Brilliant Ideas That Don’t Leave You in the DarkBy
Lighting is so important in creating the mood and function of the interior of your home. Lighting that is too bright and harsh creates an uncomfortable glare that is hard to live with. Lighting that is too dim can create other problems such as difficulty reading, safely working in the kitchen and navigating stairs. So how do the 2014 Consumer Bulb regulations really affect us? It certainly makes shopping for light bulbs more challenging.
Here are some insights provided by Lutron Electronics:
- Only 10% of adults feel very knowledgeable about bulb options after the latest phase-out.
- There seems to be a lot of resistance from consumers to use anything that resembles fluorescent light.
- 72% of consumers do not realize that not all CFL and LED lamps are dimmable.
- Almost two-thirds (65%) of consumers say that they are likely to use new technology bulbs (such as CFLs, LEDs, and halogens).
As of January 1, 2014 the final phase of the Energy Independence and Security Act of 2007 went into effect banning 60 and 40 watt incandescent bulbs. There is a myth that incandescent bulbs are disappearing altogether. This is not true. Most decorative bulbs such as candelabra bulbs and three way bulbs will remain the same. It simply means the 100, 75, 60 and 40 watt will no longer be manufactured or imported into the U.S. Many retail sources will still have these bulbs available through 2014, but isn’t it time to help save the planet.
So what are the choices? It can be really confusing. The common incandescent light bulb is inexpensive, dimmable and produces warm light, but it uses more electricity and has a very short life span.
Here are some of the pros and cons of three replacement options as compared to incandescent bulbs.
Compact Fluorescent Bulbs-CFLs:
Pros-use 75% less energy than incandescent, last 7 – 10 times longer
Cons- Often take longer to warm up, most are not dimmable, contains mercury, & provides marginal light quality.
Pros- These are a form of incandescent bulb (not being phased out) that give off instant light and good color rendition. Most are dimmable
Cons – Create heat, have a short life span and are more expensive than CFLs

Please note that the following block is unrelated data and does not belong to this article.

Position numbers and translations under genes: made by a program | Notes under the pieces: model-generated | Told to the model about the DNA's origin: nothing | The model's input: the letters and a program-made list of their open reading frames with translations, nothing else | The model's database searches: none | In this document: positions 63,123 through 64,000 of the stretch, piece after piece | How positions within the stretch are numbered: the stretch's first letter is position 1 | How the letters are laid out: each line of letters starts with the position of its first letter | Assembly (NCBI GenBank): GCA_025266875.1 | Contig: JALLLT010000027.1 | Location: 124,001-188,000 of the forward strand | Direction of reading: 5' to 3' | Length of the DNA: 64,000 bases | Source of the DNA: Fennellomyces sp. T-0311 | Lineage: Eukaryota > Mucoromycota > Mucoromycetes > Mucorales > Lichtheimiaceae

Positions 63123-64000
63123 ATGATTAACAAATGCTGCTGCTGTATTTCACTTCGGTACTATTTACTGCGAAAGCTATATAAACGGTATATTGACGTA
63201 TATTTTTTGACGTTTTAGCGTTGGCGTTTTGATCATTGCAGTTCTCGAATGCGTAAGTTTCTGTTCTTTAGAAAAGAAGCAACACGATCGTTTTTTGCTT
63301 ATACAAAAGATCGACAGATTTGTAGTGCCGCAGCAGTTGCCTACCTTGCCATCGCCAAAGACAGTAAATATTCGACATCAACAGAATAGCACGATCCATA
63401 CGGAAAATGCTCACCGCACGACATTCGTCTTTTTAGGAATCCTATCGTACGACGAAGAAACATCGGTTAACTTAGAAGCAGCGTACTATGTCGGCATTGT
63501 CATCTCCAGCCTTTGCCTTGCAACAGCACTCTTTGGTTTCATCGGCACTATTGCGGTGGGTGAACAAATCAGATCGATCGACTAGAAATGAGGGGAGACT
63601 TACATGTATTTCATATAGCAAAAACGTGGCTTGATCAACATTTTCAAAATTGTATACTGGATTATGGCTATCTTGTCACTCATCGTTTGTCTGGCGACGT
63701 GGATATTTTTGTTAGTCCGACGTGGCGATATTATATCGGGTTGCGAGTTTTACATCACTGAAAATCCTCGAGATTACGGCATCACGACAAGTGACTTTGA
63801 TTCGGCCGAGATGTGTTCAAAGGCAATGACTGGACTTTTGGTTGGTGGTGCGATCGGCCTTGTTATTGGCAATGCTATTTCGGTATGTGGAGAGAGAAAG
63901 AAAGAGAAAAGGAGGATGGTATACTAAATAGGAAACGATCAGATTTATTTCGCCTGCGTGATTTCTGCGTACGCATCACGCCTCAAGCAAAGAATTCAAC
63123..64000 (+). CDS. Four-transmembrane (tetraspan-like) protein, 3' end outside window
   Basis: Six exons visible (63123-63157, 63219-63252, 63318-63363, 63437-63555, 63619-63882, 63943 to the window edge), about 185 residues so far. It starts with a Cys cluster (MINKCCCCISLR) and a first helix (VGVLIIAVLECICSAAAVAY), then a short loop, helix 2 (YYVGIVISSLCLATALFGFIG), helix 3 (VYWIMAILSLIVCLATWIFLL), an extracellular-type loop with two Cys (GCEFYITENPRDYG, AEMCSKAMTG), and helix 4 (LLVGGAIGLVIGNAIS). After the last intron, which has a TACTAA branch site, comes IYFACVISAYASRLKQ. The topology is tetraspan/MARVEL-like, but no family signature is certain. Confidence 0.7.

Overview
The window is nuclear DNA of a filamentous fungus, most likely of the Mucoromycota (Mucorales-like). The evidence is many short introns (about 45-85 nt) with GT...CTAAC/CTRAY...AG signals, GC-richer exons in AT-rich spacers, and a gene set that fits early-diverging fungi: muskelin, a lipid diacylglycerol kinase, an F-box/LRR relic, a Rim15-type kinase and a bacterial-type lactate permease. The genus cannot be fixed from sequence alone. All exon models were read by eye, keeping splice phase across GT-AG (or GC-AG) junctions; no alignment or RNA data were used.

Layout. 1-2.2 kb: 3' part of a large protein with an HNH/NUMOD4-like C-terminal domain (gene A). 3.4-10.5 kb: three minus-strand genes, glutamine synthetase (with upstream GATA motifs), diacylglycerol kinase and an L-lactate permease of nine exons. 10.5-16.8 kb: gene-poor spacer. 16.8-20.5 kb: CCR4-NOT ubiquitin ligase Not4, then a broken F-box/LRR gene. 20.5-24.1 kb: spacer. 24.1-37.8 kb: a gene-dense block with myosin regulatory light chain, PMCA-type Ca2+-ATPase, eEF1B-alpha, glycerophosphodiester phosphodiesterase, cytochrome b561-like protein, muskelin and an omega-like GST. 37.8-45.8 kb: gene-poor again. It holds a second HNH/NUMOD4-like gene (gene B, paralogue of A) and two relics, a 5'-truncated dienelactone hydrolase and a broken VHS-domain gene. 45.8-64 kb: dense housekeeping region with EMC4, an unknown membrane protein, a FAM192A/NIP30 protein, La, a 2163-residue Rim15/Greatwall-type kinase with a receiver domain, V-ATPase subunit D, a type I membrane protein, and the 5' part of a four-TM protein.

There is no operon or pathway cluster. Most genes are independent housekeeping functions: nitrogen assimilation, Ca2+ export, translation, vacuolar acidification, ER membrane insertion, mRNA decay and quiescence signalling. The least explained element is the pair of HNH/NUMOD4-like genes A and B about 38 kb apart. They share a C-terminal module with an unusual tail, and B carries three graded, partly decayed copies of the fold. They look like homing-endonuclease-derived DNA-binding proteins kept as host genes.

Light-emitting Diode Bulbs-LEDs
Pros- Use less energy than CFLs. Last 18-46 years. Instantly brighten. Some are dimmable
Cons- Unusual shapes, heavy fixtures, expensive (but prices are coming down)
What else do you need to know about making the right bulb choice?
- Not all types of bulbs will fit all fixtures. A-type bulbs will fit standard screw-in fixtures.
- Not all are dimmable, check the label.
- Check the lumens (the measure of brightness). 450 lumens replace the 40 watt bulb. 800 lumens replace the 60 watt bulb. 1100 lumens replace the 75 watt bulb.
- Choose color of light by the Kelvin number. For example: Warm light is 2700K. Bright White light is 3000-3500K. Cool bright light is 4000- 4100K. For the best general effect use 3000-3500K bulbs.
LED’s are the best options for variations in brightness, color rendering, energy conservation and long lasting. In all of our recent kitchen design work we have been specifying LED accent and task lighting. Here is an example of a beautiful wall of cherry cabinetry and onyx countertop/backsplash totally illuminated by various types of LED lighting.
If you would like to try simulating the differences in lighting options here is a useful app, LightSmart, available for:
that lets you see the effects of changes in Lumens and Kelvin numbers.
For more information about light bulb choices go to these links:
The abundance of new lighting choices presents a wealth of creative possibilities. We are constantly learning new ways to incorporate more lighting into your home for function and beauty.
Do you have a lighting issue that may benefit from some creative lighting options? Let us know and we will see what Brilliant Ideas we can suggest.
Don’t be left in the Dark!
Mary Sherwood Lake Living – working with you to create your lifestyle!